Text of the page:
Produce Paradise, August 29

Here's a brief look at some of the items America is desperate to learn about today:

Beth Mattek Tennis star Beth Mattek is churning up the Internet today for her choice in, uh, “fashion” on the court. All I can say is if her sense of style sets a trend, tennis will quickly overcome golf as the sport with the most god-awful clothing associated with it.

Burning Man The yearly freak festival kicked off Monday, but the big news this year that’s getting all the press is the early ignition of the Burning Man itself, which is usually burnt on Saturday, the second-to-last day of the festival. A San Francisco man has been arrested for arson for setting it alight. Remember grade school when there was always one kid who had to ruin a good time for everyone? That’s this guy, all grown up. Nice job, asshat.

Justine Ezarik This videoblogger got a 300-page bill from AT&T for her iPhone and made a video post about it. Jesus. If these things catch on, there won’t be a tree left on the planet within two years. She told Gizmodo in an interview (her video is embedded in the interview) that the bill was only $274.81, but did cover around 30,000 text messages. Apparently AT&T felt each text deserved special mention.

Active Denial System The Air Force apparently isn’t going to deploy its fancy ray gun in Iraq after all. Apparently, the fear of public backlash was the cause. Imagine, people having a queasy reaction to a weapon that makes the target feel like they’re being boiled alive. Torture at a distance is still torture, apparently.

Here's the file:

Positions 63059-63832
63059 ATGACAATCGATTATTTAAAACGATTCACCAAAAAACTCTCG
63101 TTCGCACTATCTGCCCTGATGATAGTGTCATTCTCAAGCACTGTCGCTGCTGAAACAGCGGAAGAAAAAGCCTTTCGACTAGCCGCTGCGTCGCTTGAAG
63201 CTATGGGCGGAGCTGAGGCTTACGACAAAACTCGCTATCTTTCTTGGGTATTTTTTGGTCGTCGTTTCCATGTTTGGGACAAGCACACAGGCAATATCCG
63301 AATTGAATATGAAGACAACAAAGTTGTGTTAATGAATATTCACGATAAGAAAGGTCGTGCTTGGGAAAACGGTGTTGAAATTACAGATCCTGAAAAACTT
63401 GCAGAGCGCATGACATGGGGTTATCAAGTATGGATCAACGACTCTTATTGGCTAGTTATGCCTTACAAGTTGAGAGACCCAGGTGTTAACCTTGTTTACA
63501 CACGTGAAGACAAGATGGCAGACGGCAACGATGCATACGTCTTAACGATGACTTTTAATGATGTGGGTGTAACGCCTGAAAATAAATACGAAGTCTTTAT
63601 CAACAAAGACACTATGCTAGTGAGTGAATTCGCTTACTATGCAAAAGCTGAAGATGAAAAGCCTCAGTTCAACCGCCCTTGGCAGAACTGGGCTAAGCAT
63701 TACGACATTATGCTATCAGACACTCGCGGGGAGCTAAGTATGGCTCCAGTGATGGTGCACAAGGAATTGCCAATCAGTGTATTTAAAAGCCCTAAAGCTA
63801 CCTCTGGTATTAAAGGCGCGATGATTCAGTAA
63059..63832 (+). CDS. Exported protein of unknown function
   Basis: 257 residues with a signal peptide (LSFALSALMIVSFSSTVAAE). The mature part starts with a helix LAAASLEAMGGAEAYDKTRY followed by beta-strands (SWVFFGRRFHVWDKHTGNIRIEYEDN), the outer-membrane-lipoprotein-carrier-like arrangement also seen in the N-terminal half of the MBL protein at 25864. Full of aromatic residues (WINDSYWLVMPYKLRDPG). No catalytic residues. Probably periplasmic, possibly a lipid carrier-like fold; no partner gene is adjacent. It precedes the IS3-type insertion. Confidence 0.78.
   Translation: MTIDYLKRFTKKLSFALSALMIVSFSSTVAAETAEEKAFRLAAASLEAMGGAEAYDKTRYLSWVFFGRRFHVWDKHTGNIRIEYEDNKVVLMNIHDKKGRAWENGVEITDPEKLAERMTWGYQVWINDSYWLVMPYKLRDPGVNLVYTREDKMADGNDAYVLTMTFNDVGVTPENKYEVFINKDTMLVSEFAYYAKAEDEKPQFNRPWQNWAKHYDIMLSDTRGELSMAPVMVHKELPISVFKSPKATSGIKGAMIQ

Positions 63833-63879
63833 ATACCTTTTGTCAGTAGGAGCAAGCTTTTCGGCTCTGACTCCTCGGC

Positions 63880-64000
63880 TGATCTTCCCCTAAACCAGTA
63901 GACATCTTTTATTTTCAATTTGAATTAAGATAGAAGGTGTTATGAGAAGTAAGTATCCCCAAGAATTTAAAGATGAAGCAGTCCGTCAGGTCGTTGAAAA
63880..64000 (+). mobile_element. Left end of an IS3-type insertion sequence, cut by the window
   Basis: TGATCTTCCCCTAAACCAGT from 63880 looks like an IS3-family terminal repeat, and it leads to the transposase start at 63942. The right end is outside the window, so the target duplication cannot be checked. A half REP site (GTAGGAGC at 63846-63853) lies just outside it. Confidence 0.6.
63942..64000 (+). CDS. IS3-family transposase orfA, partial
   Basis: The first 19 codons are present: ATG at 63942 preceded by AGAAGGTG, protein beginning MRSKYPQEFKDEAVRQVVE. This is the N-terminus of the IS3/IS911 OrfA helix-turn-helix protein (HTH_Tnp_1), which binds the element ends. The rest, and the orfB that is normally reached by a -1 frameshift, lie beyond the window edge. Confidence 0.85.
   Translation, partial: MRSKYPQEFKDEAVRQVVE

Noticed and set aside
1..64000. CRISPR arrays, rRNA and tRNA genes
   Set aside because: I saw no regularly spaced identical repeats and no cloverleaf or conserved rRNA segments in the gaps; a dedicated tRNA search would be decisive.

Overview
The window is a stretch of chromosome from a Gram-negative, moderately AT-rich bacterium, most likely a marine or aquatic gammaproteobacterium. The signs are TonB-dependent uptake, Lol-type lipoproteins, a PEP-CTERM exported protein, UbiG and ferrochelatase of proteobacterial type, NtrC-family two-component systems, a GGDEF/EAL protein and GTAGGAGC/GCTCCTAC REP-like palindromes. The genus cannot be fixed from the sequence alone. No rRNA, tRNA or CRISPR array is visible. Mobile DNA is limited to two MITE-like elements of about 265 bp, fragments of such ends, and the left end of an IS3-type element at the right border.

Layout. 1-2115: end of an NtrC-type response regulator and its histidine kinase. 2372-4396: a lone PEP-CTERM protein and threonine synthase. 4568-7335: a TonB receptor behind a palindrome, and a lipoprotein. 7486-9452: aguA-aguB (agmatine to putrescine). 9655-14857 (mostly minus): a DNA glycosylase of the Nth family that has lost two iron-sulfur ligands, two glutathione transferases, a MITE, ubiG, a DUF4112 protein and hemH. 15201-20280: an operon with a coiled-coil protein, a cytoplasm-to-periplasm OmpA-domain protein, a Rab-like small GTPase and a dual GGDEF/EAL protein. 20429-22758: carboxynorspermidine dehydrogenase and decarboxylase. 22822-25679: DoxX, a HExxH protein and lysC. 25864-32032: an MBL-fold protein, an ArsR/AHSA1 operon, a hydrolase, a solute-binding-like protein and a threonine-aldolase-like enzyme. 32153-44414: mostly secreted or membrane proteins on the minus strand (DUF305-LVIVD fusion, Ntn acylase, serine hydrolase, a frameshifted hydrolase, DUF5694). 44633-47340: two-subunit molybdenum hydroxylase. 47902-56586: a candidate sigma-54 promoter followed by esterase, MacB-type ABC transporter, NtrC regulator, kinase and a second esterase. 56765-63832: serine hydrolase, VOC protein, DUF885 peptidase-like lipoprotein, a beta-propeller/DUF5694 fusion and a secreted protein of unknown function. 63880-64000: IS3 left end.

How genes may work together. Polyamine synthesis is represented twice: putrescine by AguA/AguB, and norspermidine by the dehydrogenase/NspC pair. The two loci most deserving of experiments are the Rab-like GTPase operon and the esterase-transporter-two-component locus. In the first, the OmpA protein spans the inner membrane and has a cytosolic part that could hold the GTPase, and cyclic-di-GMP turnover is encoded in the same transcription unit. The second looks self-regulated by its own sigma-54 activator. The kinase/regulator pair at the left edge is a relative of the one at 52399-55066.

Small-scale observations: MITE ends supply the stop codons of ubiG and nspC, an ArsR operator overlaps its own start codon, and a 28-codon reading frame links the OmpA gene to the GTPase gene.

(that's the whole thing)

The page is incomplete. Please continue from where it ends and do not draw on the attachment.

Produce Paradise Two brothers employed as produce workers make a funny video about the gangsta life of produce workers, then get fired from their jobs and sued by the company. Thank god we live in America, where our freedom of speech is a right, guaranteeing that the government can’t kill you for saying something, but big corporations are still free to make you wish you were dead. – Cory Casciato

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Cory Casciato is a Denver-based writer with a passion for the geeky, from old science fiction movies to brand-new video games.
Contact: Cory Casciato